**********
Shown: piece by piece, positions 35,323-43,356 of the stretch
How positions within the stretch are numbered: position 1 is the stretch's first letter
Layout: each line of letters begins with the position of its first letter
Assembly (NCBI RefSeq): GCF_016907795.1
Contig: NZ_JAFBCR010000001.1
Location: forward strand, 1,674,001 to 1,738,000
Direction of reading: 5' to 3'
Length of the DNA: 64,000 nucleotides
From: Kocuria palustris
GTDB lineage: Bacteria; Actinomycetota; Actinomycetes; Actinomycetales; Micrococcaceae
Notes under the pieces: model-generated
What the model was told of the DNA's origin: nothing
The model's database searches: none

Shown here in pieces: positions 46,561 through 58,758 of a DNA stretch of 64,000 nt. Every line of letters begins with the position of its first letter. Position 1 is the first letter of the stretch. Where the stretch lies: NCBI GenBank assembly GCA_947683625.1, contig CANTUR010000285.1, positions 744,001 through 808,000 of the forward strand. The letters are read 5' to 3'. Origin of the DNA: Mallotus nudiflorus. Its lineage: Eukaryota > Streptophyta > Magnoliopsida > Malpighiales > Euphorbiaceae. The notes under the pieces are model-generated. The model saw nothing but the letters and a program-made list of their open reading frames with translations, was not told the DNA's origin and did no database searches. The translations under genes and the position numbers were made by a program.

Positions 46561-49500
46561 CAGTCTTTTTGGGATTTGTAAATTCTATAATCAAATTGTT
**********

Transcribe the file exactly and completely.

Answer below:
Shown: piece by piece, positions 35,323-43,356 of the stretch
How positions within the stretch are numbered: position 1 is the stretch's first letter
Layout: each line of letters begins with the position of its first letter
Assembly (NCBI RefSeq): GCF_016907795.1
Contig: NZ_JAFBCR010000001.1
Location: forward strand, 1,674,001 to 1,738,000
Direction of reading: 5' to 3'
Length of the DNA: 64,000 nucleotides
From: Kocuria palustris
GTDB lineage: Bacteria; Actinomycetota; Actinomycetes; Actinomycetales; Micrococcaceae
Notes under the pieces: model-generated
What the model was told of the DNA's origin: nothing
The model's database searches: none

Shown here in pieces: positions 46,561 through 58,758 of a DNA stretch of 64,000 nt. Every line of letters begins with the position of its first letter. Position 1 is the first letter of the stretch. Where the stretch lies: NCBI GenBank assembly GCA_947683625.1, contig CANTUR010000285.1, positions 744,001 through 808,000 of the forward strand. The letters are read 5' to 3'. Origin of the DNA: Mallotus nudiflorus. Its lineage: Eukaryota > Streptophyta > Magnoliopsida > Malpighiales > Euphorbiaceae. The notes under the pieces are model-generated. The model saw nothing but the letters and a program-made list of their open reading frames with translations, was not told the DNA's origin and did no database searches. The translations under genes and the position numbers were made by a program.

Positions 46561-49500
46561 CAGTCTTTTTGGGATTTGTAAATTCTATAATCAAATTGTT